Ideas like Cook’s team’s A to E rating would help this information overload by providing a comparable system to which consumers could refer. He explains labelling different products in the same category could reduce food impact significantly.
“It’s not about telling people who want to eat beef that they need to switch to lentils to be environmentally friendly, but about showing that this E-rated steak has a more detrimental impact on the world than that A-rated steak,” Cook says.
How technology can “expand the limits of packaging”
A standardised way of identifying “A-rated” food on pack is one thing, but as Thomas mentions, labelling itself is undergoing a significant change right now – perhaps eco-labelling solutions could do well to acknowledge this. Thomas points to historical reasoning behind labelling, which she says was to “create desire at shelf point”.
“I don’t know about you, but I don’t do much of my shopping instore anymore because of the pandemic,” she says. Add to this the encouragement of a more circular system, wherein consumers can bring any container to stores to fill up on items like rice, pasta and even cleaning products, and the relevance of packaging and labelling in its most traditional sense could very well be changing before our eyes.
In the case of eco-labelling, this is not necessarily a bad thing, she points out. Technology could be a great help for environmentally conscious shoppers now and in the future, Thomas says. “Using technology to create a hierarchy of information on pack is interesting to me,” she says. “QR codes for example could be a way for us to expand the limits of labelling, so that those who are interested can go deeper into the information they need.”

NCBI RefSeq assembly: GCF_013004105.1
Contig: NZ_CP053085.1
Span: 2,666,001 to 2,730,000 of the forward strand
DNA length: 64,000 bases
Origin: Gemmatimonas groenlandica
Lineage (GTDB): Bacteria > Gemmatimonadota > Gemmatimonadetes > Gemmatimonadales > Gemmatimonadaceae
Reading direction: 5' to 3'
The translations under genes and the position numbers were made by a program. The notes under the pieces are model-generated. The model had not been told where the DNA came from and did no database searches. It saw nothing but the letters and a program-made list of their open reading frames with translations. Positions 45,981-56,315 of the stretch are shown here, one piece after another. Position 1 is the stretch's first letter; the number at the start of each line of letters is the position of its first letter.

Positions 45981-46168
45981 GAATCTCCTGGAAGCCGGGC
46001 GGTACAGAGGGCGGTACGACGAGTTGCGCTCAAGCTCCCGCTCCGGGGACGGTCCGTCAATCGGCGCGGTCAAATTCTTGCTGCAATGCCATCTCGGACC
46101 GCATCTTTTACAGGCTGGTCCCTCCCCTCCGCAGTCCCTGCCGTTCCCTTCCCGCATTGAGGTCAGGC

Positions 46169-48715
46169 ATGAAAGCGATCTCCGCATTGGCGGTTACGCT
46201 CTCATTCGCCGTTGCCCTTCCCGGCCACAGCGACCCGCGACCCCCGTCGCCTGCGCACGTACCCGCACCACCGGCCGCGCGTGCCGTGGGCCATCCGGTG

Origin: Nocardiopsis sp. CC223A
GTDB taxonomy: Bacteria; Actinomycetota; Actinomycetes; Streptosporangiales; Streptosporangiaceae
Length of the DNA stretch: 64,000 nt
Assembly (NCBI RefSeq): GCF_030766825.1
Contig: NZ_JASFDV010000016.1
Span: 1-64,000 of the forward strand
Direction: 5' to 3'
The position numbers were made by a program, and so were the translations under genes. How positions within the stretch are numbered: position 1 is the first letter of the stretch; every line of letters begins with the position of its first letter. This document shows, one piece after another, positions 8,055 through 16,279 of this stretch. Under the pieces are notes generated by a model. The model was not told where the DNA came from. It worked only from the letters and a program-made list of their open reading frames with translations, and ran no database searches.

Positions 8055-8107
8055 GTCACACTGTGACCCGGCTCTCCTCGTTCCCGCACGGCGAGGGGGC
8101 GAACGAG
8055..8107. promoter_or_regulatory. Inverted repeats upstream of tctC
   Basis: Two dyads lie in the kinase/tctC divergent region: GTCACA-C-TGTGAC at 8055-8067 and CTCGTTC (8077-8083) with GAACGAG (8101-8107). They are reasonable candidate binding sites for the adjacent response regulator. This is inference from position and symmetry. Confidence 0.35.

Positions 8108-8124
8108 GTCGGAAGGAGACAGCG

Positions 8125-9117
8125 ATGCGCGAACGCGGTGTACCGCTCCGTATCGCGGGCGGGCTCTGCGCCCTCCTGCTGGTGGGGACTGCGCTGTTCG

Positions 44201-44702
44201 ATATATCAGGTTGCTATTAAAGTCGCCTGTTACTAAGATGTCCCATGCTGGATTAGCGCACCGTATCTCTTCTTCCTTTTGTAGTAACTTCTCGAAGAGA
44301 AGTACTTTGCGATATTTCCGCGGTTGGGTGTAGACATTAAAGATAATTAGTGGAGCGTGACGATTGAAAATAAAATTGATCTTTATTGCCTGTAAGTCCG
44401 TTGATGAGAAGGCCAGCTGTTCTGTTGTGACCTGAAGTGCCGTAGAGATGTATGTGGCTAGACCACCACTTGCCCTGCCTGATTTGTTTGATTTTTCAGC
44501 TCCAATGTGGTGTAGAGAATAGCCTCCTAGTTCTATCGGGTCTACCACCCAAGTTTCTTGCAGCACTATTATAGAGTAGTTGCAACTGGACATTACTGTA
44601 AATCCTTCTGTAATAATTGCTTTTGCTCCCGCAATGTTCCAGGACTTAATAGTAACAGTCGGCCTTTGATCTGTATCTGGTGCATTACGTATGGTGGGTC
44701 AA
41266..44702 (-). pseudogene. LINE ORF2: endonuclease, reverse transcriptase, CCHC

The presentation of ecological information is one way designers can help, but Thomas also believes narrative building and storytelling can play a bigger role by combating the inherent “science and regulatory” language of eco-labels.
“If we can show consumers who makes their foods and what processes are involved, that’s more information on which to base their decisions”, she says. While this might not necessary be a nice experience, with things like meat and fish, contextualising food could go some way to helping the environment.
Eco-labelling, Thomas says, is a practice that can quite easily go hand in hand with other consciously-minded interventions. National standardised recycling capabilities, impact ratings for packaging itself (and not just the product contained within) are just two examples. In fact, she says to be truly effective these things should all be used in conjunction with each other.
“We all have a different moral and ethical compass so the ‘right’ product for someone might be different for others,” Thomas says. “But having all this information readily available and supported by other infrastructure to act according to our beliefs is the first step.”
Meat The Future will take place from 28 May 2021 to 16 January 2022. More information can be found on the project, put on in conjunction with the LEAP Project here and on Oxford University Museum of Natural History website.
All images from Shutterstock.